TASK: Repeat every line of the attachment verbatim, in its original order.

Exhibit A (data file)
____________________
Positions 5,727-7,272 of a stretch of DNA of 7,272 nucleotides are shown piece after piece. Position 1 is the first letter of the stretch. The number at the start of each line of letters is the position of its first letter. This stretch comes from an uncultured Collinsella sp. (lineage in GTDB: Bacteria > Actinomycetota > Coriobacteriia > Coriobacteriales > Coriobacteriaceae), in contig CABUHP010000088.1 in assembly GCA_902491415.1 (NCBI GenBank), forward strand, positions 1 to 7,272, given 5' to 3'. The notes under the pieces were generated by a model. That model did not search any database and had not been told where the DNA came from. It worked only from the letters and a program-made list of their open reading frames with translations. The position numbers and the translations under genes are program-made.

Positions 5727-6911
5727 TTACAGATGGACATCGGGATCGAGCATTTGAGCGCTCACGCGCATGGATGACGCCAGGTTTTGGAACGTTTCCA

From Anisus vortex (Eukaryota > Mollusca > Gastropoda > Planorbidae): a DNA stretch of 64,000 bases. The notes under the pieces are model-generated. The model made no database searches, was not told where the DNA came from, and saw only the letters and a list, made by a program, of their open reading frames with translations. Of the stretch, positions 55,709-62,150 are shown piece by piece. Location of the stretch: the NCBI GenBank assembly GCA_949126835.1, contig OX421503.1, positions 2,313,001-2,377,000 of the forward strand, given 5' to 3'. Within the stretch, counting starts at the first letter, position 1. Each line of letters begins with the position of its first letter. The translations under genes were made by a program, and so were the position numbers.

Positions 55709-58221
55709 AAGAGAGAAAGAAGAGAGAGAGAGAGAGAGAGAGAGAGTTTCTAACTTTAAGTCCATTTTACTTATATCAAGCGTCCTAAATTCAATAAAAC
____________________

Positions 5,727-7,272 of a stretch of DNA of 7,272 nucleotides are shown piece after piece. Position 1 is the first letter of the stretch. The number at the start of each line of letters is the position of its first letter. This stretch comes from an uncultured Collinsella sp. (lineage in GTDB: Bacteria > Actinomycetota > Coriobacteriia > Coriobacteriales > Coriobacteriaceae), in contig CABUHP010000088.1 in assembly GCA_902491415.1 (NCBI GenBank), forward strand, positions 1 to 7,272, given 5' to 3'. The notes under the pieces were generated by a model. That model did not search any database and had not been told where the DNA came from. It worked only from the letters and a program-made list of their open reading frames with translations. The position numbers and the translations under genes are program-made.

Positions 5727-6911
5727 TTACAGATGGACATCGGGATCGAGCATTTGAGCGCTCACGCGCATGGATGACGCCAGGTTTTGGAACGTTTCCA

From Anisus vortex (Eukaryota > Mollusca > Gastropoda > Planorbidae): a DNA stretch of 64,000 bases. The notes under the pieces are model-generated. The model made no database searches, was not told where the DNA came from, and saw only the letters and a list, made by a program, of their open reading frames with translations. Of the stretch, positions 55,709-62,150 are shown piece by piece. Location of the stretch: the NCBI GenBank assembly GCA_949126835.1, contig OX421503.1, positions 2,313,001-2,377,000 of the forward strand, given 5' to 3'. Within the stretch, counting starts at the first letter, position 1. Each line of letters begins with the position of its first letter. The translations under genes were made by a program, and so were the position numbers.

Positions 55709-58221
55709 AAGAGAGAAAGAAGAGAGAGAGAGAGAGAGAGAGAGAGTTTCTAACTTTAAGTCCATTTTACTTATATCAAGCGTCCTAAATTCAATAAAAC